Maintenance Issues for you and your children
If you and your ex-partner can agree maintenance for your child or children between you this is known as a "family-based arrangement" - however, it is still a good idea to consider having a solicitor draft a Consent Order.
If you cannot agree maintenance you need to contact Child Maintenance Options, before contacting the Child Maintenance Service (CMS). Child Maintenance Options is a free and impartial service for parents to help them to decide on maintenance.
You can apply for maintenance for yourself, you may want the money to be paid weekly or monthly or you may just want to receive a one-off payment in a lump sum.
If you and your partner do not want to be tied to each other financially in the future you might want a "Clean Break". For this you have to ask the court to settle the financial matters once and for all.
You can also apply for an order that your partner guarantees a certain level of payments to you over a given period of time, known as "Secured Periodical Payments".
If you want your partner to pay maintenance for the children you have to apply to the Child Maintenance Service (CMS), (formerly the Child Support Agency) not to the court.
Child maintenance is for children who are:
1. Under 16, or
2. Under 20 and in full-time education, (up to A-level or the equivalent), or
3. Under 20 and living with a parent who is claiming Child Benefit for them
To apply to the Child Maintenance Service you should be one of the following:
1. The parent that the child lives with, or
2. The parent the child does not live with, or
3. A grandparent or guardian of the child, or
4. A child over 12 - if you live in Scotland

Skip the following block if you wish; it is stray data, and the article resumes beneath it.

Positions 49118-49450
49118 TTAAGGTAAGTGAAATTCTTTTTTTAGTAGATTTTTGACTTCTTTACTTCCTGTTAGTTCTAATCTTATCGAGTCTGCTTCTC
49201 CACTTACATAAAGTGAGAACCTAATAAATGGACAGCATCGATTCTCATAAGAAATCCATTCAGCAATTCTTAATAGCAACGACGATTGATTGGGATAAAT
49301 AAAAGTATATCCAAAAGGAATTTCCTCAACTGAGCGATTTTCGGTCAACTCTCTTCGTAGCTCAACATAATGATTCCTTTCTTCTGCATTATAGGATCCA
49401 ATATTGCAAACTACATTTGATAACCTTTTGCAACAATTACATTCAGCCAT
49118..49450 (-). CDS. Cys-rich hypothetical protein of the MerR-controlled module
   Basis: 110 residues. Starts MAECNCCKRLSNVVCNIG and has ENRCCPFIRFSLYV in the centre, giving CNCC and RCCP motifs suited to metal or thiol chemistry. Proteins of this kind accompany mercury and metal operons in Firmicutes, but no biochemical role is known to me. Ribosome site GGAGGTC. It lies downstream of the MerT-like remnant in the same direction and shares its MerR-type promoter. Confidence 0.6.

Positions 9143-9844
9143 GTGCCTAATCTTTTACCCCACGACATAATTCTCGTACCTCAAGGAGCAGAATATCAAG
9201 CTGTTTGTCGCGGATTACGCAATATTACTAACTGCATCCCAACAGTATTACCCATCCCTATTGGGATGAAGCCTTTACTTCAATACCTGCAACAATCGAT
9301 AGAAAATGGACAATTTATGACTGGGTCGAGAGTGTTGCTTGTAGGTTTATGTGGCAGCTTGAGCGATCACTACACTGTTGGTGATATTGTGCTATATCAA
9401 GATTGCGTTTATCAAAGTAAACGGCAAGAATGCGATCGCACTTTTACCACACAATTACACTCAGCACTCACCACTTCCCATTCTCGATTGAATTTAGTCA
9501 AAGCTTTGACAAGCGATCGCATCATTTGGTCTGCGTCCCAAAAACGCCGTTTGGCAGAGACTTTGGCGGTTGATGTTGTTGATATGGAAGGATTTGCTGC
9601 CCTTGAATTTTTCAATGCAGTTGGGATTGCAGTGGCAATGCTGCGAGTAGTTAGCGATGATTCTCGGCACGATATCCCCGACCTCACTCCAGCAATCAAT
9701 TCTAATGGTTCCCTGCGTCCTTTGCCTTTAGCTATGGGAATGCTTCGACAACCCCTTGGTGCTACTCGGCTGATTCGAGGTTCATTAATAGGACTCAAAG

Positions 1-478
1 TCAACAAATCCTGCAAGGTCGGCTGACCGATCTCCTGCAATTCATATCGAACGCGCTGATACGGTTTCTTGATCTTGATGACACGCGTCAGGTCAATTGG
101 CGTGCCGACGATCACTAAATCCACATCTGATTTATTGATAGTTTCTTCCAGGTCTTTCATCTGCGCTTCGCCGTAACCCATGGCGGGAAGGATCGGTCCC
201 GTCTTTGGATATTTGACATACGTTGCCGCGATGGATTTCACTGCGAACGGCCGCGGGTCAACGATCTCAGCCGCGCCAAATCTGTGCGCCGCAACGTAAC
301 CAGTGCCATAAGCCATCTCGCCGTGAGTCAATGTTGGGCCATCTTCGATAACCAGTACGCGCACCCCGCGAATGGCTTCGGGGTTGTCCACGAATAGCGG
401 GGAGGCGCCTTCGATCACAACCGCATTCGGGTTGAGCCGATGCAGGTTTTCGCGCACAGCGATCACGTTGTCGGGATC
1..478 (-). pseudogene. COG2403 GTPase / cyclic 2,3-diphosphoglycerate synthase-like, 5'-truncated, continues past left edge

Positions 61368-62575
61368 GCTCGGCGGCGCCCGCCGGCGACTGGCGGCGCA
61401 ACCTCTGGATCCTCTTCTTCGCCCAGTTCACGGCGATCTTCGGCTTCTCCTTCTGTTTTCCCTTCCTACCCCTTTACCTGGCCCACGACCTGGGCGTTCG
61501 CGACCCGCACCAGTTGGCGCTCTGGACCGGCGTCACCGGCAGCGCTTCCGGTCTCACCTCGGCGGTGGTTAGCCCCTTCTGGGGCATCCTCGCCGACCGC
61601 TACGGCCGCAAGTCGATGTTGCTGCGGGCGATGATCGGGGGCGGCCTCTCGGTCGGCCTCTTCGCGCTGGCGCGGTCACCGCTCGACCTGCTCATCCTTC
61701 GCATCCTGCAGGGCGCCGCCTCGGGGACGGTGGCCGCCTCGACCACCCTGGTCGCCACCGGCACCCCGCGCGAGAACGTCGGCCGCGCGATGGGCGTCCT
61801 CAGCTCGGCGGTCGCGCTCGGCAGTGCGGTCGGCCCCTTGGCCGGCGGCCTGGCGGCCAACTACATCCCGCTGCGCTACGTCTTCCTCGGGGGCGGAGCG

However, there are circumstances in which you can apply to the court for maintenance for the children, for example if:
1. They are step-children or married children.
2. They are over 20, but are still in full-time education.
3. If the CMS have decided how much your partner has to pay and it is not enough and you need a "top-up", for example to pay school fees and maintain a particular lifestyle for the child.
4. You want an order dealing with property for the children.
5. You have a disabled child and extra money is needed for his or her care.
6. Your child is making a claim against the estate of your partner who died without making reasonable provisions for your child.
- Relationships & Family Law
- Mediation in divorce
- Which form do I need to start a divorce?
- Judicial Separation
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- Applying for a Decree Nisi & Absolute
- Separation & Nullity
- Your property and divorce
- Maintenance Issues
- Registering Maintenance Orders
- Enforcing Maintenance Orders
- Consent Orders
- Pensions on divorce
- Unmarried Couples rights
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- Legal Aid for family cases
- Human Rights Act 1998 and family law
- Links & Addresses